2. You can also make a hole in the external wall like those where wall switches or plug sockets are located and put the z-wave device there. Then attach lamp over it and seal with silicone.
3 You can buy waterproof external electric box and put cables and z-wave device there. I have two lamps attached like that and they are doing fine. I have also one lamp where the easiest way was to put the cable inside the building through a wall, then attach z-wave switch inside the building and connect it to the house installation. Good for garrages or other places where cables running on the walls are not a big problem, and exterior walls are relatively thin and/or made from wood/gypsum

Offline HSD99

  • Full Member
  • ***
  • Posts: 139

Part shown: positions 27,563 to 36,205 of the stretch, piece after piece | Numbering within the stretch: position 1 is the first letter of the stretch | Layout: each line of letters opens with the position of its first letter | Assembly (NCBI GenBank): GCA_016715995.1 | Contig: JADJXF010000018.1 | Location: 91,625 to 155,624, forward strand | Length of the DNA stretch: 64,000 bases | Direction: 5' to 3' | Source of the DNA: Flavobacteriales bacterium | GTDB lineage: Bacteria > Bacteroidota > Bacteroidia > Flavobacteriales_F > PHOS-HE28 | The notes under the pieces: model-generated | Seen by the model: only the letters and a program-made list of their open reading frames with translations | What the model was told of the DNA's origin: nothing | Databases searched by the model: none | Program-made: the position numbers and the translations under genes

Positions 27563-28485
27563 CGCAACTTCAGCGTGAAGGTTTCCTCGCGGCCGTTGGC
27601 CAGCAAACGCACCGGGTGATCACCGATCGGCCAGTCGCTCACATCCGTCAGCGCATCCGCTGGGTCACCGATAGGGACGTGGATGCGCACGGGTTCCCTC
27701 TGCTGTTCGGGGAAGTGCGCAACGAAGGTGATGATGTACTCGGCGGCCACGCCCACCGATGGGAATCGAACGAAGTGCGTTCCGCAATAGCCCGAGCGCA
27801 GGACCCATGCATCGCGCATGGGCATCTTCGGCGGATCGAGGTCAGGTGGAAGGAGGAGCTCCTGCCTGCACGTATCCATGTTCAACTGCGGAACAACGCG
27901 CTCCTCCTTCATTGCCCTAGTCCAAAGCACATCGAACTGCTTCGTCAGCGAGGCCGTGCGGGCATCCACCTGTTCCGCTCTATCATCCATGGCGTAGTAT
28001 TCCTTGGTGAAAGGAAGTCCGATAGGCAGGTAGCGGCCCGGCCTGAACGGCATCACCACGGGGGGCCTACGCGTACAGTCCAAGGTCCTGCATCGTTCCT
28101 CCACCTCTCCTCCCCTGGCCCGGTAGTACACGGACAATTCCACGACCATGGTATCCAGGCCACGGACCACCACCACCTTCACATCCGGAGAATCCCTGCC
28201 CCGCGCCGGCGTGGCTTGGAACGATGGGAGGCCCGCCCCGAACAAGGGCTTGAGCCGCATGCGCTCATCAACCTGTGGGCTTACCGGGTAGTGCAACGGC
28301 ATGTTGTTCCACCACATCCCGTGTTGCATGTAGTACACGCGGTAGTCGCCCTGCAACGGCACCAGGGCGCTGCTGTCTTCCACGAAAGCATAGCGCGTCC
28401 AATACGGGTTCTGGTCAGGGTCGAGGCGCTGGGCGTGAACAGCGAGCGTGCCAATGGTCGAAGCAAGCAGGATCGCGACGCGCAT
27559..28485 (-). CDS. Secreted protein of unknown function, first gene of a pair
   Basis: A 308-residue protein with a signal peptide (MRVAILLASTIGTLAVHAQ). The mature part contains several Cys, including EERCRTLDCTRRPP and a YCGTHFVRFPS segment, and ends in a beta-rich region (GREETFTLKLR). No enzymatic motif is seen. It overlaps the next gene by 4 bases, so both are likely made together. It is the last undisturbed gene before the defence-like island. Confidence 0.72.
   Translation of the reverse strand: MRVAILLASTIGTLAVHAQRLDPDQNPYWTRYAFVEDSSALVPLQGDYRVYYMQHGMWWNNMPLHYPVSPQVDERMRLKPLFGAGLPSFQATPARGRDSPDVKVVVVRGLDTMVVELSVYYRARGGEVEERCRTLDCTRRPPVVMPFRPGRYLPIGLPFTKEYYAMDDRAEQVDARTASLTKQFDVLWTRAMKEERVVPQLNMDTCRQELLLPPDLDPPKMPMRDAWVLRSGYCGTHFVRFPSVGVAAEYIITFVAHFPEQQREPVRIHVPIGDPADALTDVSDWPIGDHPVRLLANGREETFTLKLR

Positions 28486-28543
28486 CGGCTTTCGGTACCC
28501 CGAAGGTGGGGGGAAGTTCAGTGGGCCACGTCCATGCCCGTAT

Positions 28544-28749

• Karma: +5/-0
Re: Z wave controllable outdoor light fixtures (waterproof)?
« Reply #5 on: March 23, 2018, 11:35:27 am »
whoops.  The answer to 1 is that it is the house electrical system.  110 volts.  Not low voltage.

I agree with @kwieto 100% here. The easiest and most reliable solution is to replace the switch inside the house with a Z-Wave switch and use an outdoor rate bulb in the outdoor fixture. I replaced the outdoor Z-Wave lamp with a standard lamp (wet location rated dimmable LED lamp), and put in a Z-Wave dimmer in place of the regular wall switch since I wanted multi-level control.


Offline leedavidr

  • Jr. Member
  • **
  • Posts: 60
  • Karma: +0/-0
Re: Z wave controllable outdoor light fixtures (waterproof)?
« Reply #6 on: March 23, 2018, 02:09:11 pm »
I managed most of my external lamps by simply installing z-wave dimmers/switches in the switch locations (inside the building).